A widely accepted way of determining the effectiveness of psychotherapy in meta-analyses is calculating an effect size. An effect size allows researchers to compare different outcomes in varied types of psychotherapy by converting diverse findings into a common unit of measurement. An effect size of 0.8 is considered a large effect, an effect size of 0.5 is considered moderate, and an effect size of 0.2 is considered a small effect (Cohen 1988).
In general, the effect sizes for commonly treated psychiatric conditions, comparing psychodynamic psychotherapy to typical control conditions (minimal treatment, waitlist) range from approximately 0.7 after a short-term treatment (fewer than 40 hours) to more than 2.0 approximately one year after treatment has ended. The effect sizes for specific clinical conditions such as depression and anxiety were 0.98 and 1.35 respectively after therapy ended. Even though the effect sizes are strong after fewer than 40 hours of psychodynamic treatment, they increase substantially after formal treatment ends (Bateman and Fonagy 2008); (Chisea and Fonagy 2003), (Chisea et al. 2004); (Leichsenring and Rabung 2008); (Leichsenring and Rabung 2011); (Leichsenring et al. 2015). Research focusing on the psychodynamic treatment of depression has reported medium to large effect sizes [Average 0.73] (Fonagy 2015); (Shedler et al. 2010) that are significantly greater than the average effect sizes of 0.31 reported in research focusing on the use of antidepressant medications alone to treat depression (Turner et al. 2008).
A recent meta-analysis of psychodynamic psychotherapy included 54 studies (more than half were RCTs) of nearly 4,000 patients (Driessen et al. 2015). The studies primarily compared psychodynamic treatment for common psychiatric conditions such as depression and anxiety disorders with alternate psychotherapies and/or medication. They reported a range of moderate effect sizes (0.49-0.69) for improvement in depressive symptoms, general psychopathology, and quality of life. In addition, Driessen and colleagues (2015) reported a small effect size (0.35) for improvement in anxiety at the end of treatment and a large effect size (0.76) for improvement in anxiety at follow-up ranging from 2 weeks to 4.6 years after treatment had ended. The finding that effect sizes increase at follow-up supports other studies that have shown that the improvements (via patient report) from psychodynamic psychotherapy are enduring and lead to continued change after formal treatment has ended (Hilsenroth, Ackerman, and Blagys 2001).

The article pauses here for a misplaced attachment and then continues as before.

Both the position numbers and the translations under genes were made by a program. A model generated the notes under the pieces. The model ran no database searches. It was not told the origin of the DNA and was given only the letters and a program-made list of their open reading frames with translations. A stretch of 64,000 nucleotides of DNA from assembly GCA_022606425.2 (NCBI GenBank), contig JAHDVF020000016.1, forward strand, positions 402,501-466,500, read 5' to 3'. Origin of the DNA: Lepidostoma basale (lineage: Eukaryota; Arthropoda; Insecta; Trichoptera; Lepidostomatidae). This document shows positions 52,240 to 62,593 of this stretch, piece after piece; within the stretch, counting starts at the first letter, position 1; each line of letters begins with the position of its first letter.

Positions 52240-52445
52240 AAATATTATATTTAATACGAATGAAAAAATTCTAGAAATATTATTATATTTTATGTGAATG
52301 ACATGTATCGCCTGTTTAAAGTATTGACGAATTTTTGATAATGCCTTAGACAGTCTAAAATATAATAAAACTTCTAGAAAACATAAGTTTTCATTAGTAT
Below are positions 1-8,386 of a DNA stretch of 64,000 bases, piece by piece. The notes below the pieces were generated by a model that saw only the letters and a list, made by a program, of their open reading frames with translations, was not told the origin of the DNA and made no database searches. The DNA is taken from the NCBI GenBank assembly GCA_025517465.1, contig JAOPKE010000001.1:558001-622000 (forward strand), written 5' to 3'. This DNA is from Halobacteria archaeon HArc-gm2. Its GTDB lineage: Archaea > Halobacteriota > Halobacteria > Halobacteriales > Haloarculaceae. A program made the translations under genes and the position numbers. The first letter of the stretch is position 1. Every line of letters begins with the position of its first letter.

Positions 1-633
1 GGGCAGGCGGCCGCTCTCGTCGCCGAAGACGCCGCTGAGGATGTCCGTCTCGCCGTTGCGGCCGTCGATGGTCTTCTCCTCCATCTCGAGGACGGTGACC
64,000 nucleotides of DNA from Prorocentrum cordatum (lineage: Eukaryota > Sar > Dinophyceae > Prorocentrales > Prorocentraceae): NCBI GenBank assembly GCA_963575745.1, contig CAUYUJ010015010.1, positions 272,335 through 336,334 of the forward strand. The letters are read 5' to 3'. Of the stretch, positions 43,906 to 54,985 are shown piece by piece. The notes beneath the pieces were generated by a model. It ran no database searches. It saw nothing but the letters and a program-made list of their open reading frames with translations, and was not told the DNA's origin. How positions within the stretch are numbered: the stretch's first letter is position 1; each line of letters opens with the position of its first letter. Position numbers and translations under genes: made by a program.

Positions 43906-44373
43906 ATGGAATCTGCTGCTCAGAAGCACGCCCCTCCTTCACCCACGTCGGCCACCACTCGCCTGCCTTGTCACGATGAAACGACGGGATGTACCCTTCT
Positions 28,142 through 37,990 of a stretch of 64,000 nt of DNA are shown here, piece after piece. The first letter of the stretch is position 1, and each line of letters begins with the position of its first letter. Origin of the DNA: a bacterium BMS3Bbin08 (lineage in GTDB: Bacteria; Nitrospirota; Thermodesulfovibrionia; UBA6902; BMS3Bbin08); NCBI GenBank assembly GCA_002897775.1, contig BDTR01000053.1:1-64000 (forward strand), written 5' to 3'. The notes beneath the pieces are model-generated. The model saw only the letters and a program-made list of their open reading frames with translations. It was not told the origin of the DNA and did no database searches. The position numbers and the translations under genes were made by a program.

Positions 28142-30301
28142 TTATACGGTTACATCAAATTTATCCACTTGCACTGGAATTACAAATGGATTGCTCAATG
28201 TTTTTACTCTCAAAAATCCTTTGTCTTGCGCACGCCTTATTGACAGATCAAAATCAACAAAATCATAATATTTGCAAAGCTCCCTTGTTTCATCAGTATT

Psychodynamic Treatment Compared to Cognitive Behavioral Therapy
Evidence supports the effectiveness of psychodynamic treatment alongside other, shorter treatment approaches such as Cognitive Behavioral Therapy (CBT). Although CBT is an effective therapy and works for certain psychiatric conditions, it is not the only therapy with clinical and empirical support. Experienced, well-trained therapists have been found to use both CBT and psychodynamic techniques in their clinical work with patients (Blagys and Hilsenroth 2000); (Hilsenroth et al. 2005). In addition, there is a large body of current research evidence that demonstrates little to no difference in effectiveness between CBT and other common forms of treatment, including psychodynamic therapy (Clarkin et al. 2007); (Leichsenring et al. 2015); (Thoma et al. 2012); (Luyten, Blatt, and Fonagy 2013). In fact, most studies that have compared CBT and psychodynamic therapy with either no treatment conditions or treatment-as-usual conditions have found both CBT and psychodynamic therapy to be equally effective (Cooper et al. 2003); (Driessen et al. 2013); (Leichsenring, Klein, and Salzer 2014); (Levy et al. 2006).